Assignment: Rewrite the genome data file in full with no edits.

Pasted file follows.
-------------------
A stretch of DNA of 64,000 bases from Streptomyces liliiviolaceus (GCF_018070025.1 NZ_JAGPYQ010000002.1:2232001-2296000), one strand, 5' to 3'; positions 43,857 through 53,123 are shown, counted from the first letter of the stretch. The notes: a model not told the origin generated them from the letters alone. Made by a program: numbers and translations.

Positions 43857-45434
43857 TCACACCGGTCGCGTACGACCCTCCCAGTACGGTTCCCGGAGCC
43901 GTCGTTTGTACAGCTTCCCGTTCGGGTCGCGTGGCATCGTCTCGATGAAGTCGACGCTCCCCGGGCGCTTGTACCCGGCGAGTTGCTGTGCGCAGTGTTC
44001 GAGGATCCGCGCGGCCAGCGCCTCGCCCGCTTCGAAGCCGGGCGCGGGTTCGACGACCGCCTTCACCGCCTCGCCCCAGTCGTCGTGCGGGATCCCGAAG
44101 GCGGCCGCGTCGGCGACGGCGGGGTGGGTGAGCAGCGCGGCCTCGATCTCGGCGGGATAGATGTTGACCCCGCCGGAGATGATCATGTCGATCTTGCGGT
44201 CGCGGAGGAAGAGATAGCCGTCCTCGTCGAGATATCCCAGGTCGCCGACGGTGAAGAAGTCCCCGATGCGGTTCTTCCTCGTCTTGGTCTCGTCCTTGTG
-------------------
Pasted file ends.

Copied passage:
A stretch of DNA of 64,000 bases from Streptomyces liliiviolaceus (GCF_018070025.1 NZ_JAGPYQ010000002.1:2232001-2296000), one strand, 5' to 3'; positions 43,857 through 53,123 are shown, counted from the first letter of the stretch. The notes: a model not told the origin generated them from the letters alone. Made by a program: numbers and translations.

Positions 43857-45434
43857 TCACACCGGTCGCGTACGACCCTCCCAGTACGGTTCCCGGAGCC
43901 GTCGTTTGTACAGCTTCCCGTTCGGGTCGCGTGGCATCGTCTCGATGAAGTCGACGCTCCCCGGGCGCTTGTACCCGGCGAGTTGCTGTGCGCAGTGTTC
44001 GAGGATCCGCGCGGCCAGCGCCTCGCCCGCTTCGAAGCCGGGCGCGGGTTCGACGACCGCCTTCACCGCCTCGCCCCAGTCGTCGTGCGGGATCCCGAAG
44101 GCGGCCGCGTCGGCGACGGCGGGGTGGGTGAGCAGCGCGGCCTCGATCTCGGCGGGATAGATGTTGACCCCGCCGGAGATGATCATGTCGATCTTGCGGT
44201 CGCGGAGGAAGAGATAGCCGTCCTCGTCGAGATATCCCAGGTCGCCGACGGTGAAGAAGTCCCCGATGCGGTTCTTCCTCGTCTTGGTCTCGTCCTTGTG